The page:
Number of unplaced pupils in Gauteng drastically reduced

2019-11-24 21:57
The placement process has been accelerated thanks to a system which auto populated placements according to certain details like geographical area, siblings in the school and work addresses.

The placement process has been accelerated thanks to a system which auto populated placements according to certain details like geographical area, siblings in the school and work addresses. ((iStock))

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The Gauteng Department of Education has reduced the number of unplaced school pupils from 34 535 on November 3, to 9 618 on November 24.

The department is also working on processing 160 appeals.

In a statement on Sunday, spokesperson Steve Mabona said 272 741 (96.4%) of 282 787 applicants who submitted documents had been placed.

This decrease in unplaced pupils was achieved in close collaboration with schools, Mabona said.

"Working closely and collaboratively with our schools, especially those in high-pressure areas, we managed to increase capacity to accommodate more unplaced learners, consequently, most of the high-pressure schools are full.

"We have identified schools where additional classroom capacity is required to allow for additional placements. Procurement processes are under way to assist with provisioning of mobile classrooms to the identified schools."

The placement process has been accelerated thanks to a system which auto populated placements according to certain details like geographical area, siblings in the school and work addresses.

"Parents who did not accept offers of placement forfeited unconfirmed offers. New offers were issued to the next in line on the placement list. To facilitate further placement, schools with high number of applicants were persuaded and agreed to increase capacity to accommodate more learners," Mabona said.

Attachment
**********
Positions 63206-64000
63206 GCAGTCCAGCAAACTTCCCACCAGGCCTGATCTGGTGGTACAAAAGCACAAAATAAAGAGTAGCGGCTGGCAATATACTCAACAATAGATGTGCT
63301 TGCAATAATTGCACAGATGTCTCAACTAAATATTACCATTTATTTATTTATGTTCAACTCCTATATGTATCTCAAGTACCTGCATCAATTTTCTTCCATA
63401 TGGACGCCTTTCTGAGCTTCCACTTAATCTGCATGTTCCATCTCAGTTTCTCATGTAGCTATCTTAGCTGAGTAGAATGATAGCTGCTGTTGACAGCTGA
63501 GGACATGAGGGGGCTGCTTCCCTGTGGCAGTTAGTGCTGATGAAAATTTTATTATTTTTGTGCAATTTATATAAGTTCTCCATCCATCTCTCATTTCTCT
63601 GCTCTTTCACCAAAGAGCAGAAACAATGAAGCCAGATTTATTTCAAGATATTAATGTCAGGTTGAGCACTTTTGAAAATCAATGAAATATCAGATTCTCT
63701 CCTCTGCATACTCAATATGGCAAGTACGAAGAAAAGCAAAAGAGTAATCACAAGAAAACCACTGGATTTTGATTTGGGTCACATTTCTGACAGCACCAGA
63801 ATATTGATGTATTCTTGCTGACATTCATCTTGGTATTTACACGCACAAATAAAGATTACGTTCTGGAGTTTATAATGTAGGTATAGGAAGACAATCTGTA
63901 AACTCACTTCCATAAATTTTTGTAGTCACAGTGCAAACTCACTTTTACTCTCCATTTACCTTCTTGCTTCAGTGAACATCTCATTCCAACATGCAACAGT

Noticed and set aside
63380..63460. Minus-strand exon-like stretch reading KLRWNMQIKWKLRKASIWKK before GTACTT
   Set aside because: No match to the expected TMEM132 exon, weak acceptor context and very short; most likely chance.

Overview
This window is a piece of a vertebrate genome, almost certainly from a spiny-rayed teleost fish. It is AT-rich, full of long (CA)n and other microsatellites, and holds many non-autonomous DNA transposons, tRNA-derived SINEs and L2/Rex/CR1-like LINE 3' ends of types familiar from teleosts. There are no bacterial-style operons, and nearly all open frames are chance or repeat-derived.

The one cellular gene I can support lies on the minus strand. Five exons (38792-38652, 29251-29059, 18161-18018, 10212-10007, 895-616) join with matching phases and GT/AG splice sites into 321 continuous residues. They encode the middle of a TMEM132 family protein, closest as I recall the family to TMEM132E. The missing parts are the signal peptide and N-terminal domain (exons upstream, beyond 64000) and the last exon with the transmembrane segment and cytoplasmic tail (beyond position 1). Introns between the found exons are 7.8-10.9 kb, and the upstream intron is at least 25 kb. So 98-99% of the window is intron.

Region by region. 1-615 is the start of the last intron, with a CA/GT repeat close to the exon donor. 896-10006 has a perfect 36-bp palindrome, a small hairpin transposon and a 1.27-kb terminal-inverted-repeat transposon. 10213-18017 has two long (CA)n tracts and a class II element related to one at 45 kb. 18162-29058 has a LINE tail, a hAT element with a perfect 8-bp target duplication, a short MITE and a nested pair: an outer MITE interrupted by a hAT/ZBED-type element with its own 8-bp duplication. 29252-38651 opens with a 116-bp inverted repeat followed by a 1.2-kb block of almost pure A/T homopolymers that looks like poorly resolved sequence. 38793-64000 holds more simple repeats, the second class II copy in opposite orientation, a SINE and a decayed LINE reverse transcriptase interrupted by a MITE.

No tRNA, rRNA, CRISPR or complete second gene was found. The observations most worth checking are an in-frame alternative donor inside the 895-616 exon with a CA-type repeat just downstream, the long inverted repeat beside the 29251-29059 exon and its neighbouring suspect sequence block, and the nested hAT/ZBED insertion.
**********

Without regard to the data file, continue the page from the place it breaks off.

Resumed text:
These negotiations were based on the space available within classrooms to fill up capacity as well as converting unused spaces into classrooms and using available grounds to erect mobile classrooms.

"We focused on schools which didn't reach capacity during placement. The system auto-populated offers with applications within 30kms and beyond 30kms; transfers were processed to schools with available spaces for parents who applied to one school that was filled," Mabona said.

Lastly, the department matched unplaced pupils from full schools with schools in feeder zones that matched the address of the applicant.

"It became evident that 160 057 (60%) applied only to one school, and this is further hindering the placement process, because we need to link the learner within the feeder zone/s. Of this number, 18 223 had applied to schools outside their feeder zone," Mabona said.

Afrikaans-speaking pupils

Mabona also took the opportunity to address "distorted assertions made by some non-progressive lobby groups" regarding the matter of Afrikaans-speaking pupils.

"The department has never expressed any intention to take Afrikaans-speaking pupils to township schools.

"The expressed intention is to introduce English and Afrikaans as the Language of Learning and Teaching (LoLT) in the under-subscribed township schools. Such schools will be assisted to acquire the necessary educators that have qualifications and proficiency to teach in the desired LoLT", he said.

Education MEC Panyaza Lesufi also lambasted these assertions: "We would like to reiterate that time is too precious to waste on negative organisations who do not have a desire for transformation, social cohesion and non-racialism. Such people aim to further oppress the down-trodden and to reduce the positive gains that were achieved since the dawn of our democracy."

The department said that some schools were calling on parents to use these "non-progressive" lobby groups to pressure the department to accept children, irrespective of adherence to admissions regulations.

"We earnestly caution and call upon all schools not to participate in such irresponsible and unnecessary ill-practices. They must be reminded that there is nothing like an exclusive public ordinary school. In fact, all public ordinary schools belong to all people," Mabona said.

He added: "The department will continue to engage single medium schools with low learner enrolments to merge to make schools available to accommodate applicants who need to be taught in a different language."

Read more on:    panyaza le­sufi  |  gauteng  |  education
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